Then, all of a sudden, it can creep out of hiding and cause problems. Almost everyone gets at least one herpes infection at some time in their life. 5-10% will develop a chronic infection and 90% of babies born to infectious mothers will become carriers. Examples of non-STD herpes infections include chicken pox, shingles, severe infections, recurrent illnesses, infectious mononucleosis, non-venereal cold sores and fever blisters. There are two strains of the herpes simplex virus. Both strains cause cold sores and fever blisters, and both strains pass from person-to-person by physical contact. Herpes simplex virus type 1 (HSV-1) is non-venereal and is passed by kissing or touching someone with a cold sore or fever blister.
Generally, HSV-1 occurs above the waist. Bacterial Vaginosis (BV) is strictly speaking a non-sexually acquired infection. Genital herpes and HSV-2 are different terms for the same STD. Generally, HSV-2 occurs below the waist. Genital Warts, by Waln K. Brown, Ph.D., 880 words, 3 pages. Human papilloma virus (HPV) is the name of a group of more than 60 viruses.
The symptoms is testicular pain, one or both sides, swelling and redness. Sometimes, however, HPV infection causes no warts, and many people with genital HPV do not know they have it. A contagious virus spread primarily through genital-genital, genital-anal and oral-genital interaction causes genital warts. They may appear several months after being infected. Sometimes, no visible symptoms develop. It is common for a person with genital warts to have several other sexually transmitted diseases (STDs) at the same time. If untreated, the condition can lead to chronic pelvic pain, ectopic pregnancy and infertility.
As many as one million cases are diagnosed each year, and tens of millions of Americans have HPV infection. In some cities, HPV spreads faster than herpes, Chlamydia, syphilis or gonorrhea. Gonorrhea, by Waln K. Brown, Ph.D., 816 words, 3 pages. Gonorrhea is one of the most common and dangerous sexually transmitted diseases (STDs). Appointments for Wednesday evening are filled extremely quickly and are usually gone by 9.00am. Also called ‘the clap,’ gonorrhea is an infection caused by small coffee-bean-shaped germs called ‘gonococci’ that always grow together in pairs.
Gonorrhea spreads mainly from the infected person to his/her sexual partner through vaginal or anal sex. However, a growing form of transmission is through oral-genital contact. In fact, about 5% of all gonorrhea patients have throat infections. The germ that causes gonorrhea does not last long outside the human body. Therefore, there are no external sores or lesions. Generally, initial symptoms develop between two and ten days after being infected, but can take longer. Hepatitis B, by Waln K.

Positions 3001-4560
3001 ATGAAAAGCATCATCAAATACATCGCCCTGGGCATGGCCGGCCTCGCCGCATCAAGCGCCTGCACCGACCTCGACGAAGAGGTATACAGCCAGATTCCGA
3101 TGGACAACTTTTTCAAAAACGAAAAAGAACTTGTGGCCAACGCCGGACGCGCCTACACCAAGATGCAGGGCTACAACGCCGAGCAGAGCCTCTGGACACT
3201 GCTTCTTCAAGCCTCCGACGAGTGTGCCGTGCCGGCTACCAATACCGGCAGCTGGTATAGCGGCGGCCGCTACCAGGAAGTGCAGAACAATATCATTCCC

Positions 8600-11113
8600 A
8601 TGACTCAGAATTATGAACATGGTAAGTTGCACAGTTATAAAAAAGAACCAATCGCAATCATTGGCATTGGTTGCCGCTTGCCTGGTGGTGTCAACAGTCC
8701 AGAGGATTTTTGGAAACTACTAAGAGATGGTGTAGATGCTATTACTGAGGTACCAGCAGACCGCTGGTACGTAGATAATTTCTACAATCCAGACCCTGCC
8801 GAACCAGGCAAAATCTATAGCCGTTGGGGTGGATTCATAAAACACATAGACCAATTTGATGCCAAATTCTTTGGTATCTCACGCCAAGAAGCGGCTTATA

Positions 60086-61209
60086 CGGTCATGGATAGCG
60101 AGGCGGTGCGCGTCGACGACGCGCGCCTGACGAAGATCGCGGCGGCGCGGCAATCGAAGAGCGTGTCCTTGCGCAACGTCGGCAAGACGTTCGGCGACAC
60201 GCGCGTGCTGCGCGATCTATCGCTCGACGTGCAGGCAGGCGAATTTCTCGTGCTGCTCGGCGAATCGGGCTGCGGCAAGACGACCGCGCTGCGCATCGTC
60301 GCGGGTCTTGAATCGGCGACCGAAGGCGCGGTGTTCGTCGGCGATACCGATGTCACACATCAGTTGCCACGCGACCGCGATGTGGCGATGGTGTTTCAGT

Brown, Ph.D., 745 words, 3 pages. Hepatitis B symptoms occur 40-180 days after exposure. People can also be ‘carriers’ of the virus. This means they have the virus in their blood and can pass it to someone else without knowing it or having active symptoms. Sometimes the virus stays in the body forever, causing periodic symptoms. Hepatitis B causes major damage to the liver. If a person is in good health and there are no major complications, the liver will usually repair itself.
Severe cases and those with complications can develop permanent liver damage. This causes liver failure and death in about 1% of cases. Practicing STD-Free Sex, by Waln K. Brown, Ph.D., 925 words, 3 pages. STD-free sex is the act of protecting against sexually transmitted diseases (STDs). Practicing STD-free sex means knowing the facts about STDs and following certain rules of conduct that can greatly reduce the chance of infection. By practicing STD-free sex, you can eliminate the risky behaviors that cause transmitting STDs between sex partners.
The result is a physically healthy and worry-free sex-life. Pubic Lice, by Waln K. Brown, Ph.D., 745 words, 3 pages. ‘Crabs’ is another name for pubic lice. Pubic lice are one of three types of lice that infect humans. The other two types are ‘body lice’ and ‘head lice’ Pubic lice cause a disease called ‘Pidiculosis pedis.’ Pubic lice are easy to cure. Pubic lice, and their eggs called ‘nits,’ are big enough to see without a microscope.